It is worth pointing out that in 2017 the scope of equipment for monitoring plants was limited and its price was disproportionate to the yield in addition to the fact that the level of knowledge in using it was very low. Inquiries revealed SAF Tehnika – the company right here, in Latvia, that makes wireless sensors, under brand name Aranet, for measuring temperature and humidity.
3 factors worked in favor of Aranet sensors: the approach to the development of new products, the price and the most important – their mobility, which no other sensor maker could provide in this price bracket. The key advantage of Aranet sensors is that in a greenhouse you can use them up to a distance of 150 m from the base station, obviating the need to invest in cables and other equipment. A meeting with the company’s representatives resulted in an agreement that Aranet will design the sensors for measuring the plants and these sensors will be tested at Getlini EKO.
The first Aranet base station was set up at Getlini EKO in January 2018, equipped with the sensors available at the time to measure ambient temperature, relative air humidity and the level of CO2. The temperature sensors were installed at different heights: at the top end of the plant, in the midsection and at the bottom, where the fruit is. That helped us realize that our previous assumptions and understanding of heat behavior within the greenhouse had been incomplete. It turned out that on a sunny day the temperature differential between the top end of the plant and the part where the fruit is can be up to 2 degrees. As the top end is warmer, it is developing faster than the fruit. While in winter, with the full heating on, the air around the fruit is up to 3 degrees hotter than the air at the top. As the ambient temperature changes, so does the relative air humidity, the capacity of the plants to transpire water and ultimately also the water consumption.
Setting these sensors up at the same height in different locations of the relatively small greenhouse revealed that the ambient temperature can fluctuate by 2.5 degrees. This factor must be taken into account in grading the fruits, and with these findings we could finally explain, why different greenhouse areas had a 7% difference in yield during the first year. In the cooler end of the greenhouse, the temperature drop was 1.5 degrees at night and up to 2.5 degrees during the day, resulting in lower growth rates there, which meant that more fruits would have to be left to maintain an equal yield thought the greenhouse. Despite the various issues, the first winter/summer cycle, which takes place between 13 January and 6 July, yielded 287 fruits or 71.8 kg/m2.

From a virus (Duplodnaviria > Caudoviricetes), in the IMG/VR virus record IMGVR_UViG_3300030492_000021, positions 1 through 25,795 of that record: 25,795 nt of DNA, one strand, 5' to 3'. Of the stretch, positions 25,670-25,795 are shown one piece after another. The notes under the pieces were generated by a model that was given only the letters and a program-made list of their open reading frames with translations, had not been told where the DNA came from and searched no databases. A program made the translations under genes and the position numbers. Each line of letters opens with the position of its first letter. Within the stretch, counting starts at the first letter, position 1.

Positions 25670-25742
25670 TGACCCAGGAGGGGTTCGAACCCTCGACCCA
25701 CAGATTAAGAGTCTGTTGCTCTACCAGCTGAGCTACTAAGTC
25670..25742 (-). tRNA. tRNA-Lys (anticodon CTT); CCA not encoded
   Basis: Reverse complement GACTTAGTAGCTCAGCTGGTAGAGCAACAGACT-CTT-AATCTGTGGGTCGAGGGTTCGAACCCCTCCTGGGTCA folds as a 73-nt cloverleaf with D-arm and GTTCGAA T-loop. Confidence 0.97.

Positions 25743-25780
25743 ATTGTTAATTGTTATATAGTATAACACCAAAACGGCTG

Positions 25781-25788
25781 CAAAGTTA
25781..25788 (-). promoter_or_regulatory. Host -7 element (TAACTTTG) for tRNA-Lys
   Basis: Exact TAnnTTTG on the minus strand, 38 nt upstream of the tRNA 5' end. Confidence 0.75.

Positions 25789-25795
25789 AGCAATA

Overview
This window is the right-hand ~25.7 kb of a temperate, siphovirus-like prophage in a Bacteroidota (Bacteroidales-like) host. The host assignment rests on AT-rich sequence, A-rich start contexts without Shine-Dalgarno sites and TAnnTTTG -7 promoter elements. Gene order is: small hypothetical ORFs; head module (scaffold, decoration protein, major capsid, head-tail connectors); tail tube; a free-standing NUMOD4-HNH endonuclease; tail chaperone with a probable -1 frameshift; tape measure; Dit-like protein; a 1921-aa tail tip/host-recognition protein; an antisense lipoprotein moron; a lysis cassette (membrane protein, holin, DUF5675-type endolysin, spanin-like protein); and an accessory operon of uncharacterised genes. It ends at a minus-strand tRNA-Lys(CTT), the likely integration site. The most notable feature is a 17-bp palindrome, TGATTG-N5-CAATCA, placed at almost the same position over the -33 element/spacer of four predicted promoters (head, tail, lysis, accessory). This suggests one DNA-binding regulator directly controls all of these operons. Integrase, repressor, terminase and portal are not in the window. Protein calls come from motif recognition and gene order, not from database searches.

With the training that started during the 2018 winter/summer cycle, the same cycle in 2019 led to a harvest as high as 315 fruits/84.2 kg/m2.
Getlini EKO managed to achieve a 17% increase in its yield thanks to changes in its heating strategy, adjusting the temperature in individual heating circuits depending on the time of day, improving the fruit grading methods and using an equivalent amount of energy resources.
This success confirmed the belief that more analysis of the growing conditions and a more precise approach to growing can pay off.
How to get the planned harvest rates?
Despite the good results, the previous two winter/summer cycles yielded no answer to the question as to why some fruits stopped growing early, which was the main reason for not meeting the planned harvest rates. None of the possible causes suggested by other growers was found to be true, and we had to look for a solution ourselves.
In mid-2019, in conjunction with Synergy Solutions, Getlini EKO started developing its own theoretical plant growing model that would make it possible to separate the growth of the vegetation (leaves, stems and roots) from that of the fruits. The purpose of this model was to estimate a correct balance for the plant, with such factors as the plant density and the number of leaves and fruits per plant. We analyzed the results for the previous two years, as well as the plants registered, determining what measurements were still missing. By 2019, the Aranet range of products already had the sensors we needed: PAR (photosynthetically active radiation) sensors, stem diameter sensors and weight sensors with an accuracy of up to one gram.
In Autumn 2019, weight sensors were installed at the Getlini EKO greenhouse to control watering amounts and water consumption, with a separate system of weight sensors for monitoring the weight of the plant. Using these during the autumn/winter, we collected the data necessary for improving the mathematical model.
The model is based on simple principles: first, if you know the total amount of light provided within 24 h, you must ensure that enough water is consumed and transpired for this light to be used in full, because the efficiency of photosynthesis is proportional to the amount of water transpired. Secondly, the amount of sugars generated as a result of photosynthesis must match the growth needs of the plant, which we can regulate through temperature and the plant’s weight.
Of all these sensors, the plant weight sensors have so far turned out to be the most useful. There are a few methods for monitoring the substrate, but weighing the plant is the most accurate way of assessing plant growth.